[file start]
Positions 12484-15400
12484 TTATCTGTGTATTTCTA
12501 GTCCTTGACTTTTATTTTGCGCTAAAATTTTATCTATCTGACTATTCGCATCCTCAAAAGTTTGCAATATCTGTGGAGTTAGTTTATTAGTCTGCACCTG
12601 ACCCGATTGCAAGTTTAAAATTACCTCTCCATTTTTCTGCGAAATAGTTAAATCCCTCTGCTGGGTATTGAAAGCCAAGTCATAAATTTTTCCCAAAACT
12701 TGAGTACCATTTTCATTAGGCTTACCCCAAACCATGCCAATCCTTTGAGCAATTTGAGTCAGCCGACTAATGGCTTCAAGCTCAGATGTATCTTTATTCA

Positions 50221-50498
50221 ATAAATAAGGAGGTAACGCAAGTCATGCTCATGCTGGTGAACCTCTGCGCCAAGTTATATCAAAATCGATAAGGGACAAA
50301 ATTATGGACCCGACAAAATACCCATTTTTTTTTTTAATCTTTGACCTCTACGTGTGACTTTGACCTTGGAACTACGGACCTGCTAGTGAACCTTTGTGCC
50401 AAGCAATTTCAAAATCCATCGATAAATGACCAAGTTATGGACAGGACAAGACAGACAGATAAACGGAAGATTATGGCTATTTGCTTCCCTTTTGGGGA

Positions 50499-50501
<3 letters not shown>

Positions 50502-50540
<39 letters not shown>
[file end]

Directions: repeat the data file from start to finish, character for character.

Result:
Positions 12484-15400
12484 TTATCTGTGTATTTCTA
12501 GTCCTTGACTTTTATTTTGCGCTAAAATTTTATCTATCTGACTATTCGCATCCTCAAAAGTTTGCAATATCTGTGGAGTTAGTTTATTAGTCTGCACCTG
12601 ACCCGATTGCAAGTTTAAAATTACCTCTCCATTTTTCTGCGAAATAGTTAAATCCCTCTGCTGGGTATTGAAAGCCAAGTCATAAATTTTTCCCAAAACT
12701 TGAGTACCATTTTCATTAGGCTTACCCCAAACCATGCCAATCCTTTGAGCAATTTGAGTCAGCCGACTAATGGCTTCAAGCTCAGATGTATCTTTATTCA

Positions 50221-50498
50221 ATAAATAAGGAGGTAACGCAAGTCATGCTCATGCTGGTGAACCTCTGCGCCAAGTTATATCAAAATCGATAAGGGACAAA
50301 ATTATGGACCCGACAAAATACCCATTTTTTTTTTTAATCTTTGACCTCTACGTGTGACTTTGACCTTGGAACTACGGACCTGCTAGTGAACCTTTGTGCC
50401 AAGCAATTTCAAAATCCATCGATAAATGACCAAGTTATGGACAGGACAAGACAGACAGATAAACGGAAGATTATGGCTATTTGCTTCCCTTTTGGGGA

Positions 50499-50501
<3 letters not shown>

Positions 50502-50540
<39 letters not shown>